9 Key Feedbacks For Prod Envs Maintenance

To break silos and improve availability, DevOps/Ops should be actively collecting useful feedback of prod env maintenance on a regular basis. Enable developers to easily access it and improve feedback loop together as a team effort.

The very first and most important part. What To Examine, Providing Developers Meaningful Feedback?

Continuous Feedback



Here is a list I frequently check these years.

1.1 1. Fundamental Monitoring Matters At Both OS And Process Level.

Apparently we need to measure the usage of 4 key resources: memory, CPU, disk and network. Sometime OS is fine, just your crucial process suffers. To be on top of this, monitor at process level as well.

1.2 2. Detect Resource Leak In Your Applications.

  • Memory leak: This defect is a close friend of service outage. If memory usage keeps rising steadily, ring a bell to your dev team.
  • Stale file handlers: Files may have been deleted somehow, but your application still hold the file handlers or even read/write those files. Detect it by “pmap -x $pid | grep deleted“.
  • Overwhelming network sockets: Either your application can’t serve requests fast enough or it has issues reclaiming socket fd. Check this by “lsof -p $pid | grep -iE ‘TCP|pipe|socket|anoninode‘”. If lots of TCP socket are in WAITCLOSE state, it’s a bad sign too.
# Detect unhandled file deletion
pmap -x $pid | grep deleted

1.3 3. Always On Top Of Logfiles.

Believe or not, I saw applications diligently recording hundreds of messages to logfiles every second. This eats up disk so fast, even before logrotate takes effect.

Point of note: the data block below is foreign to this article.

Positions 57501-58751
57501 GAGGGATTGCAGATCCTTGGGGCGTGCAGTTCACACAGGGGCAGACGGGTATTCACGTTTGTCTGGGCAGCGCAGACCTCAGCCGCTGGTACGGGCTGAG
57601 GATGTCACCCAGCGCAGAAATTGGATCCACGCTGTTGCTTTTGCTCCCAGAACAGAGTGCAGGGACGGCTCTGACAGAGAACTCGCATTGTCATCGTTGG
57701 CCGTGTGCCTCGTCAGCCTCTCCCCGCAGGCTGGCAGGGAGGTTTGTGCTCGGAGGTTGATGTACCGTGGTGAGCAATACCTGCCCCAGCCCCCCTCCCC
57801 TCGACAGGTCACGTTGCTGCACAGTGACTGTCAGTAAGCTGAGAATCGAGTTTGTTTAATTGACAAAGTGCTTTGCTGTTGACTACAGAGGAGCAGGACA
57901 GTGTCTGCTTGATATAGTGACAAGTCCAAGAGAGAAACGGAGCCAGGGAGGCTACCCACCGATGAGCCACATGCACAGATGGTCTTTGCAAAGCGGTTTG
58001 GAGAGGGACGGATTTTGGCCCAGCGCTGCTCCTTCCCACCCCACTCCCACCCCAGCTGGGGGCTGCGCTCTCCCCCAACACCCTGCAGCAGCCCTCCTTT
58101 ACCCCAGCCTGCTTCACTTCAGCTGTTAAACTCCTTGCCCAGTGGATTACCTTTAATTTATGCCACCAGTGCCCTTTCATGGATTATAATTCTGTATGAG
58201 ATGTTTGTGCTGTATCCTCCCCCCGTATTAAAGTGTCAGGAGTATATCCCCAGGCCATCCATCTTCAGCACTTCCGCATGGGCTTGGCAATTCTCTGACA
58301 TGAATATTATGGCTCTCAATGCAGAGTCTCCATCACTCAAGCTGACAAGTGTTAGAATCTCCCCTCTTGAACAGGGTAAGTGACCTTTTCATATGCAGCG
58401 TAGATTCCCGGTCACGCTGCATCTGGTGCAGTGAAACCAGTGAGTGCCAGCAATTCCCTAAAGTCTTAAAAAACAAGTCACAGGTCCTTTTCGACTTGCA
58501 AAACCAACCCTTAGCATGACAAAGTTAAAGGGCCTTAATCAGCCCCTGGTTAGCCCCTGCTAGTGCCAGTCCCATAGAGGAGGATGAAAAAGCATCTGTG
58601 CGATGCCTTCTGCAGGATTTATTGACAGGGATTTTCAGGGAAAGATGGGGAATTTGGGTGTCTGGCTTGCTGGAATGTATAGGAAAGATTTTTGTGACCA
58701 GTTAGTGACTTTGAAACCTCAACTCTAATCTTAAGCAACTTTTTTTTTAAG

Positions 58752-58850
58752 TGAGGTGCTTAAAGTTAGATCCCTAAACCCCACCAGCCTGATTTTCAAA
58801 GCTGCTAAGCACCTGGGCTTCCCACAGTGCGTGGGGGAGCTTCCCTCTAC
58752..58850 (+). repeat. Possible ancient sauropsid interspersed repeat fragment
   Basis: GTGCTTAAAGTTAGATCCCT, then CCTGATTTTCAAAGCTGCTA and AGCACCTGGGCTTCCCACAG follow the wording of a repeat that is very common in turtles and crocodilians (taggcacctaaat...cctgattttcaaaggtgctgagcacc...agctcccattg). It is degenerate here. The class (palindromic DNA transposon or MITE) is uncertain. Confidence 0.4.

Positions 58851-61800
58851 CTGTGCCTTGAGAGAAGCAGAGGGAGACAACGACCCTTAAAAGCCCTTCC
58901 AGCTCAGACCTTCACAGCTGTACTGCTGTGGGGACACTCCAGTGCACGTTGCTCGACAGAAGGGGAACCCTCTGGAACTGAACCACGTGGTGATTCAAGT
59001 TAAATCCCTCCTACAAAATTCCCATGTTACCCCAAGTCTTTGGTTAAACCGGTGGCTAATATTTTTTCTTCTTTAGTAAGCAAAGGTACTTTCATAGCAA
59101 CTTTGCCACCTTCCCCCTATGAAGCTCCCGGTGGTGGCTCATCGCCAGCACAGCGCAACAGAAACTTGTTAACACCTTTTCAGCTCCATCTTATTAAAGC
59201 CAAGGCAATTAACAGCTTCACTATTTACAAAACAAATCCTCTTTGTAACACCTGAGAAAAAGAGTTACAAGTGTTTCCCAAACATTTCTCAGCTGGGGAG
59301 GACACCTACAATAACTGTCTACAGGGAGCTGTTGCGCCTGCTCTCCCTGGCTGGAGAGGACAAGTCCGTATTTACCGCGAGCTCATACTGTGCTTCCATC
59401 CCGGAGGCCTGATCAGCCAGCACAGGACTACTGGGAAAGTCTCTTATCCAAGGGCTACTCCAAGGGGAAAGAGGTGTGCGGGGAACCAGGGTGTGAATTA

For application logging, alert developers for any major errors/exceptions found. For syslogs, DevOps/Ops are usually the only gatekeepers.

1.4 4. Monitor DB Slow Query.

This usually incur random or constant performance penalty to your applications. If we can grab this information to developers, it would be a very valuable input for developers’ trouble shooting.

1.5 5. Change History Of Prod Envs.

A clear and full changelist of prod env may empower developers to identity root cause quickly. See how to Automatically Track All Change History.

1.6 6. Observe Machine Reboot And Service Restart.

Whether all services will come back to normal after machine reboot? This is especially important for cluster env with complex service dependencies.

Restarting service could be scaring. Service stop might hang, service start might be slow.

When we restart db services, do we have to restart application services?

Not all developers know or remember /tmp directory won’t survive from machine reboot.

1.7 7. Enable Coredump When Applications Crash.

Coredump helps developers to understand which thread and which function causes the crash.

1.8 8. Examine JVM For Key Metrics.

For Java application operation, JVM toolkit might be helpful to detect suspicious issues. Be familiar with tools like jps, jstack, jmap, etc.

1.9 9. Simulate Prod Env At Reasonable Cost.

The last but not the least. If DevOps can simulate prod env quickly, developers can have a safe playyard to do tests or dryrun patches. Some common obstacles to achieve this:

  • Budget concern. We may need to start enough VMs, in order to get a min “prod env”.
  • Automate to automate. Not only to automate cluster deployment but also data export and import.
  • Simulate prod env as much as possible. This would the most difficult part. And it varies across projects.

More Reading: Generate Common DB Data Report By ELK

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Blog URL: https://www.dennyzhang.com/continuous_feedback


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